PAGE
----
When want is keenly felt
A theatrical variety show reminiscent of Christmas television specials of the '60s and '70s, with an obscure adaptation of Charles Dickens' "A Christmas Carol," are set for "It's a Jolly Holiday" at Randall Theatre. And, in the spirit of the holiday, Randall Theatre is offering "pay-what-you-can" admission at the door.
"There are many similarities between now and Victorian England," says Robin Downward, who directs the show. "People are out of work and strapped financially."
Downward and his company of local performers will present traditional holiday tunes, skits, a satiric reading of " 'Twas the Night Before Christmas" and a one-act version of "A Christmas Carol" at 8 p.m. Friday, Dec. 16; 1 and 7 p.m. Saturday, Dec. 17; 1 p.m. Sunday, Dec. 18; 7 p.m. Wednesday and Thursday, Dec. 21-22; and 1 and 7 p.m. Friday, Dec. 23, at the community theater, 10 E. Third St., Medford.
"Rather than mount a full production, I wanted to create a variety show that would create the same feeling I had when my brothers and sisters and I were younger, and we'd put on little Christmas shows for the family," Downward says. "We had so much fun. The memories bring the spirit of Christmas back to me."
Downward and his family also loved watching holiday specials hosted by such television personalities as Perry Como, The Osmond Family, Andy Williams, Johnny Carson and The Muppets.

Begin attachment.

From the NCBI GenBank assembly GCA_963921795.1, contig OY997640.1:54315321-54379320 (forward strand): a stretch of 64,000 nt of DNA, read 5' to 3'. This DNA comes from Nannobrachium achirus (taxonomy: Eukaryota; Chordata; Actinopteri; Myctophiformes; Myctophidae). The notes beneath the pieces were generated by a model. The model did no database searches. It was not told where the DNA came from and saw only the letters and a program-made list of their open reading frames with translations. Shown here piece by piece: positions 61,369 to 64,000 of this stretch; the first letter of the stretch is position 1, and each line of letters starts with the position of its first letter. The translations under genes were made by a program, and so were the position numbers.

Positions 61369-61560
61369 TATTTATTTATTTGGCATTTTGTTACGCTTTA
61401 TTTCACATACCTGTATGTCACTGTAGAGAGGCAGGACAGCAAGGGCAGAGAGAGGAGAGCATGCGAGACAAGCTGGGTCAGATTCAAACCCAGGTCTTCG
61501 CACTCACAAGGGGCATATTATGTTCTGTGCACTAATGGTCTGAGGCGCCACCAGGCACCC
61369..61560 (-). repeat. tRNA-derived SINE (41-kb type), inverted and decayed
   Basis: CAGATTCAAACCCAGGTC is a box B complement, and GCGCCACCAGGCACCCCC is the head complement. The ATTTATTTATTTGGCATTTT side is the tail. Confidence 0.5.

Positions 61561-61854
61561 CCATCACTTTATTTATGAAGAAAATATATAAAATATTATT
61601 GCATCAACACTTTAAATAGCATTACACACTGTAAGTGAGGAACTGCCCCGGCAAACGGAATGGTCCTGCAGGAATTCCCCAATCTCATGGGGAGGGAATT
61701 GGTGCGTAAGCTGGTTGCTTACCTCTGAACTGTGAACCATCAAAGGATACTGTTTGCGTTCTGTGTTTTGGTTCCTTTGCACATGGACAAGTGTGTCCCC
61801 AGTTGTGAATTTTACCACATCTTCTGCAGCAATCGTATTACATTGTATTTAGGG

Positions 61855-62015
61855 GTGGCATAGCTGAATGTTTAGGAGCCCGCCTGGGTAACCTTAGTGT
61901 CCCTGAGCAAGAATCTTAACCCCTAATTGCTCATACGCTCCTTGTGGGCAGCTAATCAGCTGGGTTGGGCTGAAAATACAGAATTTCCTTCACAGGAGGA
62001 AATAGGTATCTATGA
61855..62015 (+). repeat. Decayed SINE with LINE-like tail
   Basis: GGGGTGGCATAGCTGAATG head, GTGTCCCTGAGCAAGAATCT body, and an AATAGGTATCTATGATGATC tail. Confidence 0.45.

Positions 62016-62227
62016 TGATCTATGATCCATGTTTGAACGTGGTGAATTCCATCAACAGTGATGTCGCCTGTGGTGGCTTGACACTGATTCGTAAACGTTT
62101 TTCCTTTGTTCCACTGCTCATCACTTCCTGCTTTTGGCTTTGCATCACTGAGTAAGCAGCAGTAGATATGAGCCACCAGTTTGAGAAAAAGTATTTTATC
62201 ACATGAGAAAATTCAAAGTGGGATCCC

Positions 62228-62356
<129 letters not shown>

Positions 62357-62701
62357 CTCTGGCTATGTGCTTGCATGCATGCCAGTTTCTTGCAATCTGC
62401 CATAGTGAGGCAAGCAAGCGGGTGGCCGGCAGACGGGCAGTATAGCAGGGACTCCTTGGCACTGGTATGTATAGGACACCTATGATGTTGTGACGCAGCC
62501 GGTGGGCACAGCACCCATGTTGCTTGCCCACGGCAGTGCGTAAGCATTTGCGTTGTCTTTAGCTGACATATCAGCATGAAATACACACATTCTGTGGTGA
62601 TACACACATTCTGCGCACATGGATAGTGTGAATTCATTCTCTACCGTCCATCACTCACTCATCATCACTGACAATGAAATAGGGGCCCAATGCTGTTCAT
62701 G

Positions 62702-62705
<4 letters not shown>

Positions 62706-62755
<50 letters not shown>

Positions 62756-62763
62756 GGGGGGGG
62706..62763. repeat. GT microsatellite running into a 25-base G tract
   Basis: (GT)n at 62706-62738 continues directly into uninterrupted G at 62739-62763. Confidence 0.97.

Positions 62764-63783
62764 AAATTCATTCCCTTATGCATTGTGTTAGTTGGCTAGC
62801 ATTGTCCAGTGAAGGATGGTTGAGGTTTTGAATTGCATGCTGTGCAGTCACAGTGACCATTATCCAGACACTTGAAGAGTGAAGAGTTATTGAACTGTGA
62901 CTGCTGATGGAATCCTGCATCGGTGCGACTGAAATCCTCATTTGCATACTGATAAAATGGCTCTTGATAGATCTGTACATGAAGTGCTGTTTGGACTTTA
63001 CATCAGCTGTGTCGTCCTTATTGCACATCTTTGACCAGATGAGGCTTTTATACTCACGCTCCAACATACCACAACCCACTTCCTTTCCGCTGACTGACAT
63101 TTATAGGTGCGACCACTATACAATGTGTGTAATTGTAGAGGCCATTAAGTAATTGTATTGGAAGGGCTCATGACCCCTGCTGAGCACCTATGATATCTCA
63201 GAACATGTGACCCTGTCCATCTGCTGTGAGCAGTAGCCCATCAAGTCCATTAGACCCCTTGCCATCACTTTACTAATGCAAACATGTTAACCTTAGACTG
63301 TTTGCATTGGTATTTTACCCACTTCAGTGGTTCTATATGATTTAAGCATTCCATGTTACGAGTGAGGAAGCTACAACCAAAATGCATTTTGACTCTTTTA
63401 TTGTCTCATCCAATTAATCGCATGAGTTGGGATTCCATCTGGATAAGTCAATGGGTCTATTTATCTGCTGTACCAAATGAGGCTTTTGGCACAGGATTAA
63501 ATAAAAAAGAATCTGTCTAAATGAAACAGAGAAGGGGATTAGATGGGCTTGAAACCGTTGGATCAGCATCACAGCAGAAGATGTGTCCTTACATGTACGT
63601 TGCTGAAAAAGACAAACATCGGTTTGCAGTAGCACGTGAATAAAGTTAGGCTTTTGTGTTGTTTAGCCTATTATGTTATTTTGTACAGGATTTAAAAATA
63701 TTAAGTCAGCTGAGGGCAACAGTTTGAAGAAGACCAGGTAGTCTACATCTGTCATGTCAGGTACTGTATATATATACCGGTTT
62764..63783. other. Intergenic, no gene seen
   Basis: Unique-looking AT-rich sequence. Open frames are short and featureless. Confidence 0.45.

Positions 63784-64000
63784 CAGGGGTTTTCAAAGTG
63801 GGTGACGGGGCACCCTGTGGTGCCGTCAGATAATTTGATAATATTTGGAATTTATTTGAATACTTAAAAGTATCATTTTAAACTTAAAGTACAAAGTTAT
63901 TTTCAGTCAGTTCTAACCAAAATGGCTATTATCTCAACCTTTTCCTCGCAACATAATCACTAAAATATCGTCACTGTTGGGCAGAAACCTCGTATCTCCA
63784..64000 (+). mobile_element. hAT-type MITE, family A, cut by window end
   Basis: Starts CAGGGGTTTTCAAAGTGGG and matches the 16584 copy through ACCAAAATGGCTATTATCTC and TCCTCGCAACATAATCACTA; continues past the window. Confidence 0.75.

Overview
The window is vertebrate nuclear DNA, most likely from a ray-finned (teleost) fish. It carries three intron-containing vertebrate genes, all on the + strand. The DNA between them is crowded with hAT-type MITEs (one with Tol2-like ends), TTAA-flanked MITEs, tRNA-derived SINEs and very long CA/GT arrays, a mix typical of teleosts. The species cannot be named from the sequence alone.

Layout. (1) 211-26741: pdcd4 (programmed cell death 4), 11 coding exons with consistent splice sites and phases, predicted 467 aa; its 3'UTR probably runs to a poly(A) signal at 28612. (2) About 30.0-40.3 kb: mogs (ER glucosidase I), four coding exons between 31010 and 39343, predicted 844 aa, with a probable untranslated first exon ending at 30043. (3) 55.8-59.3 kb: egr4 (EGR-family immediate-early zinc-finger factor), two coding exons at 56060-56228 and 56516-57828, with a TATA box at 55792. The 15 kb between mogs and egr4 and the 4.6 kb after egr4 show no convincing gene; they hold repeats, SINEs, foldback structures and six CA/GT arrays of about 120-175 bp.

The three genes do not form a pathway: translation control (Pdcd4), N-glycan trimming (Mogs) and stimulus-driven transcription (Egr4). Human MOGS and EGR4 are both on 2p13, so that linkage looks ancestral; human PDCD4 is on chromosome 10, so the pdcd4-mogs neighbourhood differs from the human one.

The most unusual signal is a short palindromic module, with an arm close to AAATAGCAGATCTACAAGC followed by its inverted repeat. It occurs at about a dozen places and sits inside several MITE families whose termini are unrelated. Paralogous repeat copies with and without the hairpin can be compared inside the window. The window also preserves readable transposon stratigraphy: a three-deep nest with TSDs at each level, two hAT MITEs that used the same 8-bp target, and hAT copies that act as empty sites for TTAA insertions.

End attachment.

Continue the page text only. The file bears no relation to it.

"There aren't many of those shows left," he says. "So the first act is dedicated to my family and to the times when TV featured Christmas-themed variety shows."
Look for small musical acts and holiday skits, such as Downward singing "Believe" from "The Polar Express" and "Jolly Holiday" from the musical "Mary Poppins." David Eisenberg will sing Harry Connick Jr.'s "Must Have Been Old Santa Claus," and Emii Pahl of St. Mary's School will perform "Blue Christmas," a song made popular by Elvis Presley.
Brett and Cindi Garrett will present a performance-art piece about a soldier leaving for the Middle East. The piece includes three songs performed by Brett Garrett on acoustic guitar and an original story written by Cindi Garrett. Rick Hazen, a local visual artist, will present " 'Twas the Night Before Christmas" a la British comedy troupe Monty Python.
The one-act version of "A Christmas Carol," adapted by an anonymous author, will be presented during the second act.
"It's almost like a Christmas gift," Downward says. "It came from an anonymous source for our enjoyment."
David Rowley plays Ebenezer Scrooge, and Krystal Brewer, Brian McCready, Eisenberg, Pahl and the Garretts play multiple characters in the classic story.
"Dickens' 'A Christmas Carol' is not a long book," Downward says. "Movies take a lot of liberties with the story and with its original intent. It's easy to make the story cliché with too little about the deeply rooted meaning.
"At the core of the story is a man who needs redemption, a man who's lost his way from such values as love, kindness and caring. We worked on our production to get back to the true message: Money is not everything.
"There really is no difference between the suffering that the story's characters are going through and what people today deal with on a day-to-day basis. A good economy, jobs, feeding our children, being loved and living a life without regret are things we all desire."